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Published 1990 | public
Book Section - Chapter

Fundamental transition in the electronic nature of solids


The fundamental electronic properties of non- metallic, inorganic, crystalline solids depend in a natural manner on the character of the chemical bond which is developed between constituent atoms. For example, the familiar Group-IV semiconductors are totally covalent and exhibit characteristics which are qualitatively different from highly ionic materials, such as the alkali halides. However, many materials of fundamental and practical importance are intermediate between these two extremes; it is not immediately evident how their properties may be treated. We will demonstrate here that if crystalline solids are ordered by some measure of their bond ionicity, then one finds striking evidence for a universal and surprisingly abrupt transition in many electronic properties associated with the quantum mechanical valence state. This transition divides crystalline solids into two well-defined classes: "covalent" and "ionic." Within each class there is a unifying character to the observed properties.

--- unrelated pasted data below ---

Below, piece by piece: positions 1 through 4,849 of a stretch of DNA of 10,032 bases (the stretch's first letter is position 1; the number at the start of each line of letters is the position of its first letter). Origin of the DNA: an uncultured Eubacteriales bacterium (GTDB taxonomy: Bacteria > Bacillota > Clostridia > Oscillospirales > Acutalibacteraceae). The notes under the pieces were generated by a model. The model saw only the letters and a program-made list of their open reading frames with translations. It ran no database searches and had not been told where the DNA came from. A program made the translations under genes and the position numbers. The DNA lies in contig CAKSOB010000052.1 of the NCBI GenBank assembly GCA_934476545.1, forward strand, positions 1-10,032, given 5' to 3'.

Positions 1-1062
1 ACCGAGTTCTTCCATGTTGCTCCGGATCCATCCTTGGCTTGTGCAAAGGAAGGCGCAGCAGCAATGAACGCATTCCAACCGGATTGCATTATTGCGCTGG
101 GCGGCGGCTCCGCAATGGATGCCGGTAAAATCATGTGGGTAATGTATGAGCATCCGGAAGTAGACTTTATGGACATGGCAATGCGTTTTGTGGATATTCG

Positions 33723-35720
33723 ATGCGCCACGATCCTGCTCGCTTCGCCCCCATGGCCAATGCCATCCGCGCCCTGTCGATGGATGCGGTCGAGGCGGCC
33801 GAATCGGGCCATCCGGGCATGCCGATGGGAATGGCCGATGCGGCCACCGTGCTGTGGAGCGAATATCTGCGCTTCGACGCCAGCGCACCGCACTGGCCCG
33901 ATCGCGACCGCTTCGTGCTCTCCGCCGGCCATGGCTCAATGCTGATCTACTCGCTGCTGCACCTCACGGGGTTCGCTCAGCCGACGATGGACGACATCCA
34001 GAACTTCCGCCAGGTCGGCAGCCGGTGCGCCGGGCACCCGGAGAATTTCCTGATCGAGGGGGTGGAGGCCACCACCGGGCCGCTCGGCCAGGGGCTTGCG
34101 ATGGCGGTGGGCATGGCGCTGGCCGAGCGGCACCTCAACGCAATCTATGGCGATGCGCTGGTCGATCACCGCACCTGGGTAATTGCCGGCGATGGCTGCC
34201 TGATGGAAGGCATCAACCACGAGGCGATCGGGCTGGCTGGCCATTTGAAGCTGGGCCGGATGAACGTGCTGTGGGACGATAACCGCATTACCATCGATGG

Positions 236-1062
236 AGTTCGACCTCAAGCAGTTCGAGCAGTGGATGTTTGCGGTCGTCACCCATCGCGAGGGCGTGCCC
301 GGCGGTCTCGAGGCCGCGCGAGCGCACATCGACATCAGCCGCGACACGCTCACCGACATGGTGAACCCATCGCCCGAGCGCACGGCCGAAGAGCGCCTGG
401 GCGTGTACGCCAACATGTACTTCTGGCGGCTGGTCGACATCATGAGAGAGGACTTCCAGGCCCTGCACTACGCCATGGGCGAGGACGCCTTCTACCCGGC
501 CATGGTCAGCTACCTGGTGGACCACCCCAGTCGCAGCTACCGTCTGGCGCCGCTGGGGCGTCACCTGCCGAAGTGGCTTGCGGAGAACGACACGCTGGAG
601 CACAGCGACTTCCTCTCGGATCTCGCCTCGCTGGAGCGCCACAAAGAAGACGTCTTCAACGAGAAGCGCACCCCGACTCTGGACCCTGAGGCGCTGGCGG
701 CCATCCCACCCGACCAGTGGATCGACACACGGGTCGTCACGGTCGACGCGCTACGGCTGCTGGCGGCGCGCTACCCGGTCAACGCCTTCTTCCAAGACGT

Additional Information

© Editoriale Jaca Book spa 1990. The authors would like to thank R. P. Feynman, J. M. Ziman, K. K. Thornber, W. A. Goddard, In, and J. Bardeen for much helpful discussion, and J. C. Phillips for supplying preprints of his recent work. The cooperation of W. E. Spicer, without which this paper would have suffered immeasurably, is deeply appreciated. Work supported in part by the Office of Naval Research.

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August 22, 2023
March 5, 2024